Hell, I picked up a few older Bolan books the other day at a used bookstore, just because, and yes…I’ve given more than one thought to trying my hand at such a book, because again…FUN.
(We pause here, for station identification in order to bring you another uttering of the word “Taint.”)
There have been rumors for years about adapting the property for film. The latest word is that flavor of the month Bradley Cooper has been tapped for the role of Mack Bolan in a film set to start production “soon.” I could see that working. Though until recently he was largely known from the Hangover movies, Silver Linings Playbook and American Hustle showed me he had better acting chops than most folks were lead to believe. The A-Team movie remake showed he could do an action-adventure story, and if American Sniper doesn’t convince you the dude can act, I can’t help you. So, yeah, I think he could make a decent Mack Bolan.
As for adhering to the books? That’s a good question. The Executioner novels have a sort of comic book-like quality to them, in that Bolan never really ages even though the world around him changes as new novels continue to be published. The character’s never really been full-scale rebooted; instead, there’s a bit of ongoing James Bond-esque retconning that happens in order to keep Bolan contemporary. For example, his origins as a Vietnam vet have been subtly downplayed as the years keep adding up. It stands to reason that his “origin story” would be updated for a contemporary film, likely making him a veteran of the wars in Iraq and/or Afghanistan, and we go from there. Much of the meat comprising Bolan’s backstory is definitely usable, though in need of updating to varying degrees as appropriate, and the books are chock full of springboards for enough movies to keep us busy until the asteroid hits.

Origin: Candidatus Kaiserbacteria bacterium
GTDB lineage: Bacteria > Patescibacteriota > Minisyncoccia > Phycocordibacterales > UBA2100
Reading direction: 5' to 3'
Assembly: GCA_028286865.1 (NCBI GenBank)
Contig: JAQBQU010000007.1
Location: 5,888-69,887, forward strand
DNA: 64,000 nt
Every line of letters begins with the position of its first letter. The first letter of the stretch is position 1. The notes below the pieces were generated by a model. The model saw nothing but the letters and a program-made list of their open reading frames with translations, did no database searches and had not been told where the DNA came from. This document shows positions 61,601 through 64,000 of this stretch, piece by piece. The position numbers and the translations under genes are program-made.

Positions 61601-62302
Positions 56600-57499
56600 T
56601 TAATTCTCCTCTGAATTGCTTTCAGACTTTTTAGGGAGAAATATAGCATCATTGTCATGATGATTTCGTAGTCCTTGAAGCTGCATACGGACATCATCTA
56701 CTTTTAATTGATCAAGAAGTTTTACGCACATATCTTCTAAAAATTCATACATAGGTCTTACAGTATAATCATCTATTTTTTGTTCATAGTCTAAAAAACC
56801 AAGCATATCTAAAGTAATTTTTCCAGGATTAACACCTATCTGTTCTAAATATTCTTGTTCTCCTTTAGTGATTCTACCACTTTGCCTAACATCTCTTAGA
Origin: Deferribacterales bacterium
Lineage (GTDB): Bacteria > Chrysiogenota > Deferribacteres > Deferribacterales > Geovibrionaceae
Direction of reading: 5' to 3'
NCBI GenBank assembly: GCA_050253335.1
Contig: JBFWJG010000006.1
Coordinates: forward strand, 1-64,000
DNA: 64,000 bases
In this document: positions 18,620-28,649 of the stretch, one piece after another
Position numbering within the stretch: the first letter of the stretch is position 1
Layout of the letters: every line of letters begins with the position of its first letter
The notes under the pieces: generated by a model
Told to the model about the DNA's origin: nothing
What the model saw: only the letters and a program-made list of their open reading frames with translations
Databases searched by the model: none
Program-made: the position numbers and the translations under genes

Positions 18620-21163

Bring all that shit. Bring that shit hard. Just make a movie that’s entertaining. Is that so much to ask?
Oh, and keep those books coming.
Oh, and “Taint.”
But, wait. There’s more.
He is the co-owner of Busy Little Beaver Productions and is the producer and co-host for G & T Show and Gates of Sto’vo’kor. He’s directed voice actors, and produced and edited audio podcasts and dramas because he doesn’t have the face for video. He plays well with others and is always on the look out for the next project, the next thing, the next next. If he wasn’t working on something with a half dozen other projects waiting in the wings, somebody please check to make sure he’s still breathing.
During the day, he’s a mild-mannered computer repair man who dabbles in web design in his small, rural, Central California community. He lives with his lovingly dysfunctional family and loyal canine companion and spends most of his time in the closet concocting some hair-brained scheme or another. He’s got an unhealthy obsession with Lego video games, Klingons, and Star Trek Online that borders on the neurotic.
Despite all this, he still finds the time to write the words. Find out what he's doing here.